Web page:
Flying above Atlanta aboard the Goodyear Blimp

The Goodyear Blimp is visible from far away, but arrives quietly. Its four propellers aren’t audible until the blimp is practically overhead, sounding much like a helicopter, and then the airship’s immensity becomes striking.

As long as 5½ school buses, as wide as four lanes of interstate highway and as tall as a four- or five-story building, the world’s most recognizable airship cuts an enormous figure when up close.

The blimp arrived in Atlanta Wednesday from its base in Pompano Beach, Fla., to provide aerial images of Thursday night’s college football awards show at the College Football Hall of Fame. The visit also was timed with the opening of an exhibit at the hall of fame celebrating the airship’s status as a college football icon.

The blimp, in fact, was installed as an honorary inductee in January. Since first providing images from the 1955 Rose Bowl, the blimp’s presence has been as much a certifier of big games as top-10 rankings and the presence of other, smaller bags of hot air.

“This is a tradition of college football like no other, so we’re honored to have it here,” hall of fame CEO Dennis Adamovich said Wednesday night at the unveiling of the blimp exhibit in one of his final acts as the hall chief before stepping down early next year.

As part of the visit, Goodyear offered rides to select guests, including media. Another group offered the chance to ride the airship Wednesday morning, departing from Peachtree DeKalb Airport, including hall of famers living in the area.

“It was just the chance of a lifetime, and I’m so glad that I did it,” said one such person, Georgia Tech legend Randy Rhino.

The 14-passenger gondola faintly smells like a commercial airliner. Passengers are required to buckle in before liftoff, although the crew (consisting of two pilots) doesn’t perform an elaborate demonstration of how the seat belts work. The passenger seats, their blue headrests stitched with the familiar Goodyear logo, have movable armrests. In the two-seat cockpit, pilots handle an array of graphic displays, throttles, switches and joysticks.



The similarities with conventional air travel may end there, starting with the ample legroom.

Filled with helium and captive to the wind, the blimp touched down at PDK with its wheel beneath the gondola, but never came to a full stop. It continued to sway as passengers de-blimped and climbed aboard via a rolling stepladder, the exchange of riders performed in an equal flow – two off, two on – to keep the airship heavy enough to stay close to the ground.

“When the ship was on the ground, and we were loading you guys, it’s still flying,” said senior pilot Ryan Clarke. “(The pilot) is controlling it the whole time.”

The airship (with an internal framework, the newest generation of Goodyear dirigibles are technically not blimps) quickly lifted off, its nose pointed up to the sky. After leveling off, the cabin listed back and forth, the sensation not unlike being on a boat. The ceiling of Wingfoot Two (launched in 2016 and christened by Savannah James, wife of LeBron James, as Goodyear and the couple both hail from Akron, Ohio) is even equipped with handrails to steady passengers walking down the aisle. After his flight, Rhino was thankful that he medicated himself beforehand.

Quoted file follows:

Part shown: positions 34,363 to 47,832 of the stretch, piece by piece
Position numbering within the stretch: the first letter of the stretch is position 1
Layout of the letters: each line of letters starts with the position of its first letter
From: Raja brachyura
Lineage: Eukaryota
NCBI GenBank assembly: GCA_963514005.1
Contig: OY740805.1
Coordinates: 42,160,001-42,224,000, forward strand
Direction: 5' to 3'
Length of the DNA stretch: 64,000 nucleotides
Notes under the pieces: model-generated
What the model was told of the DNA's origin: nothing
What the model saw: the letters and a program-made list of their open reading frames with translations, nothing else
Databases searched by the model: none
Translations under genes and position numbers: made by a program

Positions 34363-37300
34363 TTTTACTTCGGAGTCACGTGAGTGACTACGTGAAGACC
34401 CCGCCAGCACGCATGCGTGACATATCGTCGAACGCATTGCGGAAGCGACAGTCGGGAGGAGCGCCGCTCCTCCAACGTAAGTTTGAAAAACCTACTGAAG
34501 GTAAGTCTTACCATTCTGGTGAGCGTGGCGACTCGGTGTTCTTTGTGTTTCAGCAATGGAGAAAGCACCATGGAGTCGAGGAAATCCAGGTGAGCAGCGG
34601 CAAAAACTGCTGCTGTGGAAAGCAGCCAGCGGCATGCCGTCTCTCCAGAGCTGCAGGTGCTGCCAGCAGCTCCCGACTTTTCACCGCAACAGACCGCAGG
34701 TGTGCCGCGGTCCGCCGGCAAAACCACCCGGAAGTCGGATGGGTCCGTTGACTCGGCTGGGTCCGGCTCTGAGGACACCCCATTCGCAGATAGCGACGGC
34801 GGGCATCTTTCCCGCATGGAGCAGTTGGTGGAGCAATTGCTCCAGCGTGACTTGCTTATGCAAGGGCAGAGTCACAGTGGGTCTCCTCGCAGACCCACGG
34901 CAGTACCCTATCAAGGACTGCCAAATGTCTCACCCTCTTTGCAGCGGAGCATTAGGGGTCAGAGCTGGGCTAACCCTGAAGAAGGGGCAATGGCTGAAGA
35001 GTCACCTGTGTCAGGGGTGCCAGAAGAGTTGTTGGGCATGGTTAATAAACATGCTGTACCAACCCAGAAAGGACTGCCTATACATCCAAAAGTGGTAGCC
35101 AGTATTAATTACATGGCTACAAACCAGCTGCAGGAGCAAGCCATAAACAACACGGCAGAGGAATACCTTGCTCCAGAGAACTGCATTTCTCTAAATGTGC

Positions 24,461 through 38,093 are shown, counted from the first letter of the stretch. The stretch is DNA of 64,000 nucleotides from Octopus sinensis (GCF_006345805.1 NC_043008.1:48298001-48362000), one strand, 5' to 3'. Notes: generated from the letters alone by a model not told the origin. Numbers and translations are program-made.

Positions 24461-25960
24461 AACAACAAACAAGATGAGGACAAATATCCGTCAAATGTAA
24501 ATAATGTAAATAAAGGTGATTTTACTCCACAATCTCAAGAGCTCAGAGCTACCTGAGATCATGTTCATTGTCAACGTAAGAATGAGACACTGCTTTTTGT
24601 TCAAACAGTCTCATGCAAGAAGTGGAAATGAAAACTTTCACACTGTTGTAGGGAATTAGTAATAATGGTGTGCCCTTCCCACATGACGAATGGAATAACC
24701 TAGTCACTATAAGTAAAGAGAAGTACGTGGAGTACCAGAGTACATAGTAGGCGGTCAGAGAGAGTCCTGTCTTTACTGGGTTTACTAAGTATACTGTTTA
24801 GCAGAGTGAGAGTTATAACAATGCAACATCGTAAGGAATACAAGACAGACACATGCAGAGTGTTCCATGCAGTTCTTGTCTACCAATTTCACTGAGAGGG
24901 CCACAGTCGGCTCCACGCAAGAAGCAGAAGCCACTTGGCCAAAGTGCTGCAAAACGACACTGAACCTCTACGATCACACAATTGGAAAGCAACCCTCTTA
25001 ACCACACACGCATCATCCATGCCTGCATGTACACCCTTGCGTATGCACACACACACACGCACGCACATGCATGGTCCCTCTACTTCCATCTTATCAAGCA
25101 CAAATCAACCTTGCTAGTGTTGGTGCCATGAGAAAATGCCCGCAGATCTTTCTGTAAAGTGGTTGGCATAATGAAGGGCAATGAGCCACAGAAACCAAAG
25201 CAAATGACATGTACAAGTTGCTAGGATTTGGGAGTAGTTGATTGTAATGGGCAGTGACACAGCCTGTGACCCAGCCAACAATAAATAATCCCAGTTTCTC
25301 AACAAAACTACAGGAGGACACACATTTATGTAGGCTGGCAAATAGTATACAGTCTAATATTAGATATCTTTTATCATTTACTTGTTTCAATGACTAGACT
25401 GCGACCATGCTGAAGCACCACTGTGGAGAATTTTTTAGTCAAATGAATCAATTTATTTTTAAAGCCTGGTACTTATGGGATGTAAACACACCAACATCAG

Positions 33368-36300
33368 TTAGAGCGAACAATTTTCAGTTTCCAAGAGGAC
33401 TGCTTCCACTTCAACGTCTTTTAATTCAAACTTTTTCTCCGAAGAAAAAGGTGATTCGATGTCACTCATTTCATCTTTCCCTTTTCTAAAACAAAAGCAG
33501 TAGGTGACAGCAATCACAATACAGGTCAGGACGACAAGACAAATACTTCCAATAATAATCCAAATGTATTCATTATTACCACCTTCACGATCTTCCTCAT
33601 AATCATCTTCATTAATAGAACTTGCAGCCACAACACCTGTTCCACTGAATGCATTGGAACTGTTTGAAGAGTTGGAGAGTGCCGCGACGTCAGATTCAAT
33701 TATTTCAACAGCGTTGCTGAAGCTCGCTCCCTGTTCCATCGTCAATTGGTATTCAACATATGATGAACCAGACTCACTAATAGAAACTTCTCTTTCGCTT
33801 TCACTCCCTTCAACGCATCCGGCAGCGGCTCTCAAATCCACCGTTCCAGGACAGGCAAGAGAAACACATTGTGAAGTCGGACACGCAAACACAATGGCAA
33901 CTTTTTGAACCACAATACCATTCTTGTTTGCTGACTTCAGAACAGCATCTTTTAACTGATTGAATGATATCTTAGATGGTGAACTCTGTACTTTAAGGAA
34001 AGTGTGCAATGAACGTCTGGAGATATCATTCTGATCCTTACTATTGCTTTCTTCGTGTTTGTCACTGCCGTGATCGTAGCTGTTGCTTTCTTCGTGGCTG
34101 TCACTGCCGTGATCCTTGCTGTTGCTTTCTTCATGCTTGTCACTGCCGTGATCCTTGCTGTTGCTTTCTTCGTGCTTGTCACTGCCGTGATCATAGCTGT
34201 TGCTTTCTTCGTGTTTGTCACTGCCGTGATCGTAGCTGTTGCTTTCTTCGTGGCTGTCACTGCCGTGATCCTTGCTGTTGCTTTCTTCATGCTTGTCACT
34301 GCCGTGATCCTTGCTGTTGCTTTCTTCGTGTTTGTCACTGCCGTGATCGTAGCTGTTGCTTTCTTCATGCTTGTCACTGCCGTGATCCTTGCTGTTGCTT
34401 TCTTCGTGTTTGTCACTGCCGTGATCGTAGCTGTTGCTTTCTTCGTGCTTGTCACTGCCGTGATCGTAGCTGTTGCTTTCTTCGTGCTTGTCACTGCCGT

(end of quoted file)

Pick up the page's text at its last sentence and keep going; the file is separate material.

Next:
“It was a very gentle rocking back and forth, so I was able to keep it together,” he said. “If I hadn’t have taken the Dramamine, I would have been using the bathroom for ‘emergency only.’”

On this trip, the airship was traveling at about 40 miles per hour as it flew south from the DeKalb airfield, flying directly over Emory University before turning west toward Midtown, circling around near Piedmont Park and then tracing the same path back.

It was a leisurely pace. The blimp can hit 73 miles per hour, though headwinds can be troublesome.

“I’ve had seagulls pass me down there in South Florida,” senior pilot Jay Perdue said.

Particularly with the skies clear, the gondola’s 360-degree views were stunning. As the blimp whirred toward Midtown, Kennesaw Mountain was visible to the west and Stone Mountain in the east, lumps on the horizon separated by about 25 miles. Rhino said that his pilot informed him that the blimp’s visual scope was such that it was once used to take part in search operations after hurricanes.

“The view, it is amazing what you could see,” Rhino said.

Perdue, who dreamed of becoming a pilot of the blimp from the time he was 10 and was captivated by the sight of the world-famous dirigible flying above his schoolyard at Jensen Beach (Fla.) Elementary School, said his most memorable voyage was flying through mountain passes and the California desert.

“The mountains are on both sides of you, shooting through the valley,” he said. “That’s breathtaking.”



The favored vista of assistant chief pilot James Kosmos: “I like flying over the water, seeing the sharks, the turtles, the whales.”

Wednesday, the blimp floated along about 1,000 feet above the earth, ideal elevation for it to be seen from the ground.

“We’re the biggest billboard out there,” Clarke said.

Goodyear invests considerably in its three blimps, based in Suffield, Ohio, Carson, Calif., and Pompano Beach. When it travels to games, the blimp requires a crew of 22 people and a fleet of ground-support trucks. The tire company is not compensated by television networks for its airborne coverage, but draws its return on investment through the multiple references it receives throughout broadcasts, not to mention the eyeballs at the events. It is a literal marketing vehicle.

Weather permitting, the airship will return to Atlanta for the Dec. 28 Peach Bowl between LSU and Oklahoma at Mercedes-Benz Stadium with the intention of being much more than a blimp on the radar.